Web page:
Right now, Chad Johnson is known as the goaltender who might be saving the Calgary Flames season.

But before his impressive 11-game run, Johnson was your prototypical journeyman goaltender, bouncing around from NHL city to NHL city without ever getting much of a crack at so much as a timeshare in the crease.

To some, Johnson is probably best remembered as the guy the Buffalo Sabres acquired when they were somewhere between passively and actively trying to lose games in the Connor McDavid sweepstakes. In that one-month stretch, the Sabres moved out both well-performing netminders in Jhonas Enroth (to Dallas) and Michal Neuvirth (to Long Island) for a couple of short-term goaltending options and future assets.

One of those short-term options was the aforementioned Johnson. He went on to play a very respectable 45 games for the Sabres in 2015-16, posting a .920 save percentage for one of the worst 5-on-5 teams in the league.

Johnson was never much of a long-term option for general manager Tim Murray and the Sabres. Their bet was on the recently acquired Robin Lehner, and that meant letting the productive Johnson slide into free agency. Johnson went on to sign a team-friendly one-year contract with Calgary – a contract that he may have already paid back.

The intent in Calgary this season was for Johnson to spell Brian Elliott for 20 or so games this year, but Elliott’s early struggles forced the coaching staff to tighten up the rope a bit and look for opportunities to give Johnson some time. Elliott, year-to-date, has stopped 88.2 per cent of shots. Johnson is at 92.8 per cent.

I’m still bullish on Elliott – even if Ken Hitchcock’s system has softened workload for goaltenders (and it has), Elliott’s been an above average performer for some time now. The thing is, so has Johnson, and that was overlooked by just about everyone this summer.

One of my favorite things to do when illustrating the subtleties of player performance is to do a blind test against other goaltenders around the league. It helps kill preconceived biases and lets the numbers tell the story – something I think is important here.

Johnson came into the league as a backup option in 2013-14. So, let’s look at six regular goaltenders since that season and their respective save percentages in that timespan. Any guesses which player Johnson is?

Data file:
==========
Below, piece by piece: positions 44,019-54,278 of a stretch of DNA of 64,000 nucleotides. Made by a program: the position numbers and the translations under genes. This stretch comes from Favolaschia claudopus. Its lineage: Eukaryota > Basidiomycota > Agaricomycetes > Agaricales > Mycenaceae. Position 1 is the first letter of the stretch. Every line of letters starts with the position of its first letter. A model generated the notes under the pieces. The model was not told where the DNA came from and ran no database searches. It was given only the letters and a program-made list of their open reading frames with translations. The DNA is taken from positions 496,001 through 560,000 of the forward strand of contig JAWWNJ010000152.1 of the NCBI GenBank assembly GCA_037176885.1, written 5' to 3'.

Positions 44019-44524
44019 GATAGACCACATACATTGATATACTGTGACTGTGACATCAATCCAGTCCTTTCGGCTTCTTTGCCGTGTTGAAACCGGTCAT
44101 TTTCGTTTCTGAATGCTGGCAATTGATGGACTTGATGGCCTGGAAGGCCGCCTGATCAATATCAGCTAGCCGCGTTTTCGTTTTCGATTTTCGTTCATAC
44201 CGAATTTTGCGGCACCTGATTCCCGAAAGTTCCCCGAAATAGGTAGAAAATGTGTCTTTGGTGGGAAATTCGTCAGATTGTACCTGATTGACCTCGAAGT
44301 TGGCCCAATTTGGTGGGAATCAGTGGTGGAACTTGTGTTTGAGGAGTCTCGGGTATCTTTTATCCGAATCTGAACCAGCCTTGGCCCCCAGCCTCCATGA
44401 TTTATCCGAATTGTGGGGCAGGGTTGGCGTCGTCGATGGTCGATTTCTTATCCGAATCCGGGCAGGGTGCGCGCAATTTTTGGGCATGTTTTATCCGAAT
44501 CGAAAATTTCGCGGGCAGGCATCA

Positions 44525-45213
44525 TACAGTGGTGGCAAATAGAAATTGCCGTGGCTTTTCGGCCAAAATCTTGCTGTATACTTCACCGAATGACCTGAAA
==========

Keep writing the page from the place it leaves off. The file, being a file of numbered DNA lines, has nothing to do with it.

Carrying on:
Guess Who?

Type Goalie A Goalie B Goalie C Goalie D Goalie E Goalie F
5-on-5 SV % 92.5 92 92.4 92.4 92.2 92.8
All Situations SV % 92 91.7 91.7 91.2 91.6 91.9

This becomes a numbers exercise but it’s pretty easy to get some order here – Goalie A and F look the best, followed by Goalie C. Goalie B looks like he probably belongs too.

So, let’s add in the names of these goaltenders and one other piece of information – the amount of money their respective team is on the hook for contractually.


Bargain Goaltender

Type Varlamov Lehner Johnson Reimer Halak Elliott
5-on-5 SV % 92.5 92 92.4 92.4 92.2 92.8
All Situations SV % 92 91.7 91.7 91.2 91.6 91.9
AAV ($M) 5.9 2.3 1.7 3.4 4.5 2.5

The question you have to ask yourself after seeing just the cap hits – liabilities are another story, but only make the point I’m going make stronger, I’d argue – is whether or not teams are really getting this goaltender stuff right. I think you could make the argument that Johnson is the third best performing goaltender of this group, and he’s being paid peanuts relative to some of these other guys. The best direct comparable would be Florida’s James Reimer – a goaltender he’s out-performed (albeit in less workload) and who is going to make not just $3.4 million a year, but $17 million by the time his contract expires.

Maybe Reimer is worth that much, but if Florida was right to bet on him being the future in Florida post-Luongo, how does one reconcile Johnson signing for such a team-friendly deal this summer? The easy answer is that there weren’t many landing spots for him, and when demand is low, player-side contracts tend to suffer.

But it’s not as if Johnson’s timing was just bad. Buffalo decided that the final year of Robin Lehner’s RFA-deal was probably the better immediate option, and that Anders Nilsson – who makes $700,000 less, it must be noted – would provide a better backup option.

You see Lehner’s numbers there. Career-to-date, it’s hard to argue he’s out-performed Johnson so far. At best, they are close. Nilsson has been an appalling option for just about any team in his career, so I guess the argument there is that simply because he’s cheaper, he’s better.

All this to say: Johnson is having a quality run, yes, but he’s also been a quality goaltender for 112 games and thousands of shots against. At some point, you have to start asking about whether or not this is the sort of player that should be getting more opportunity to start at the NHL level.

His performance in Calgary so far this season suggests that’s the case.